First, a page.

Nambu, Yoichiro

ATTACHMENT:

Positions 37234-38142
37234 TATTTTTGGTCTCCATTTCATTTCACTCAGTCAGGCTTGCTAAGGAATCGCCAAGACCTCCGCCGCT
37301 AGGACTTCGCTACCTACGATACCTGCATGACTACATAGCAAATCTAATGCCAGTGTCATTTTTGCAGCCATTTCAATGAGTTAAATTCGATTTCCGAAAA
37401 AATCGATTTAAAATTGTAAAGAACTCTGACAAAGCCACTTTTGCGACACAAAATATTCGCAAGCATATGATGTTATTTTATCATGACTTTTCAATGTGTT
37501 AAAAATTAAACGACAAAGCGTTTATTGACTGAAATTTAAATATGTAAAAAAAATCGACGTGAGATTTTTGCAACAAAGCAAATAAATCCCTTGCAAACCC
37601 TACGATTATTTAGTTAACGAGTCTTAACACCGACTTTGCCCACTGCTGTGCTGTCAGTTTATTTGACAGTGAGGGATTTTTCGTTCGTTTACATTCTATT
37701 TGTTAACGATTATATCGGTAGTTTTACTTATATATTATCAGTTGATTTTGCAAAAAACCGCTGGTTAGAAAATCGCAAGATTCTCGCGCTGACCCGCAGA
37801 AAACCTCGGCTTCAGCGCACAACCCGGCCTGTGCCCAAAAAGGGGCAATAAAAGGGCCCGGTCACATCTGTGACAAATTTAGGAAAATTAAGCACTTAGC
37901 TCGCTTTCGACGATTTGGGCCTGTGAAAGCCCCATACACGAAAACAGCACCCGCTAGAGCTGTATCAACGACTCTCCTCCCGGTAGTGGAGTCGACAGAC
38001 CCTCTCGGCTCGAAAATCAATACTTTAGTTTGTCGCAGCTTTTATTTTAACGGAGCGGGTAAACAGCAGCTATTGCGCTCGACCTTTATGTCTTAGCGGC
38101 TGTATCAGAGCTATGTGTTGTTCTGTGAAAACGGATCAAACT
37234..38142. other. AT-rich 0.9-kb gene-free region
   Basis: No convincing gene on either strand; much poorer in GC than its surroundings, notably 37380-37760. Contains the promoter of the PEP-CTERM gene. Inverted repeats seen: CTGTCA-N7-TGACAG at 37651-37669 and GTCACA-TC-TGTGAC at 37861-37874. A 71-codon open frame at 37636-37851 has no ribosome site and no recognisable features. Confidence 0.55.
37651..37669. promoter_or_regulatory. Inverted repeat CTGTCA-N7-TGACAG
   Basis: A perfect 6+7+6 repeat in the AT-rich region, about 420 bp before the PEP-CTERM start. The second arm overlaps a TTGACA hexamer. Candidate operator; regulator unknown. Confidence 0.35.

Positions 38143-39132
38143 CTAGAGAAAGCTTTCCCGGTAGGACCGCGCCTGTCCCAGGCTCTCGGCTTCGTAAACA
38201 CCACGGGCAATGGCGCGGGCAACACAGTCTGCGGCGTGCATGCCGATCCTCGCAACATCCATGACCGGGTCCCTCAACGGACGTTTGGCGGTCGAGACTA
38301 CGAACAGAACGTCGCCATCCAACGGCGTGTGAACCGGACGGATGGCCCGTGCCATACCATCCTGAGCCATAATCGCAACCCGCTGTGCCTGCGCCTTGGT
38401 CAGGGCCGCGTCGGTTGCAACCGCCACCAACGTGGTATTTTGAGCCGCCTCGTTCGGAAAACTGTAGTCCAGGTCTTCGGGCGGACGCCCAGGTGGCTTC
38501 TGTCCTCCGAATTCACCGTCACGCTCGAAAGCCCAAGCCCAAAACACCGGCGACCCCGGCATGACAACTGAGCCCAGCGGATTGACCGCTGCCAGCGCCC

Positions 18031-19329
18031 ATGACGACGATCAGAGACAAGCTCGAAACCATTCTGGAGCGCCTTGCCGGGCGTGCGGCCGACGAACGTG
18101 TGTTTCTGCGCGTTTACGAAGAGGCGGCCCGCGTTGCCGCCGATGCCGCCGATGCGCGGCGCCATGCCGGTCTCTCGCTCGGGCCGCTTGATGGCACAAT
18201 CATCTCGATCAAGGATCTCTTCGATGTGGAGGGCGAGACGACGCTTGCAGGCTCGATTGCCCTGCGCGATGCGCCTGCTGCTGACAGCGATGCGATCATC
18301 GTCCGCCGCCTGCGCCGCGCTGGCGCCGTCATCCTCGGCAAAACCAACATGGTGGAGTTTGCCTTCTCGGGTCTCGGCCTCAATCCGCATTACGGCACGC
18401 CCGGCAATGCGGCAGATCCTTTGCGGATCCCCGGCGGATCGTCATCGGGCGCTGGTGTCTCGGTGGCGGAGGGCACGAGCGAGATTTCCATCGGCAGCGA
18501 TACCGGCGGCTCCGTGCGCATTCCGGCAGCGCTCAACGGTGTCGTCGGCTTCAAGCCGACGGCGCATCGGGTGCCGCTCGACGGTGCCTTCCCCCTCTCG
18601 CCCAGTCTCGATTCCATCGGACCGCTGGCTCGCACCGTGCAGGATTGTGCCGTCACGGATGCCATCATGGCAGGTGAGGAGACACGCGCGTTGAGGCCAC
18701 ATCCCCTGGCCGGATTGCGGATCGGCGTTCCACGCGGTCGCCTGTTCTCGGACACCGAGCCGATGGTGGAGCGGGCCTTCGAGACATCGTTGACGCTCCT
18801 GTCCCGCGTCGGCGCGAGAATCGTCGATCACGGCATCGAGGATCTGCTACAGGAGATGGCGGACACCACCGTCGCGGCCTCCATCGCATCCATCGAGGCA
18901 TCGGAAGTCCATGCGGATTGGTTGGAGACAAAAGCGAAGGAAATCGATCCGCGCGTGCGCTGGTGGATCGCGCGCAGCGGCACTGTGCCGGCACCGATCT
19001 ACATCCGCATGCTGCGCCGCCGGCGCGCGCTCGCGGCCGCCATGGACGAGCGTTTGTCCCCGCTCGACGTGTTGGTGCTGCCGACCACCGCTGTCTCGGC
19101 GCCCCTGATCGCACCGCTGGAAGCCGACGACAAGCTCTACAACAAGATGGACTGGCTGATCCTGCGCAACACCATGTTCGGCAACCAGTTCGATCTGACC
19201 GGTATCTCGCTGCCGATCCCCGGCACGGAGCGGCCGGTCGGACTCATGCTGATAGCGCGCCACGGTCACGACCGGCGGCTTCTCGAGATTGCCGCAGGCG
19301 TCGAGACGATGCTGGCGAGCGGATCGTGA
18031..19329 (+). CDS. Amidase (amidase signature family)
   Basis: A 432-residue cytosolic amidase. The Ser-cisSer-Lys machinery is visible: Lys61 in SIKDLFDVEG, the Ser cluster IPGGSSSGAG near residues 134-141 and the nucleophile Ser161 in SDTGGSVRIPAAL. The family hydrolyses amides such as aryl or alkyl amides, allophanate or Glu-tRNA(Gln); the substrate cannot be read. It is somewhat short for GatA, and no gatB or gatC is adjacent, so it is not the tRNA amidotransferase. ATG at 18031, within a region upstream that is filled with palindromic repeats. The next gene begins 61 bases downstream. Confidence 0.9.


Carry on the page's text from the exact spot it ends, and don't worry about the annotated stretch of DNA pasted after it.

Nambu, Yoichiro yoiˈchērō nämˈbo͞o [key], 1921–2015, Japanese-American physicist, b. Tokyo, D.Sc. Univ. of Tokyo, 1952. He studied at the Institute for Advanced Study, Princeton, with Albert Einstein from 1952–54 and subsequently was a researcher and professor at the Univ. of Chicago, retiring in 1991. Nambu, who shared the 2008 Nobel Prize in Physics with Makoto Kobayashi and Toshihide Maskawa, received it for his discovery of the mechanism of spontaneous broken symmetry in subatomic physics, which he described in a mathematical model. Spontaneous broken symmetry hides nature's order under a surface that appears disorganized, and is a concept that underlies the standard model of elementary particle physics. The three physicists are credited with providing insights into what happens within the smallest building blocks of matter; Nambu's also work contributed to the prediction of the Higgs boson.

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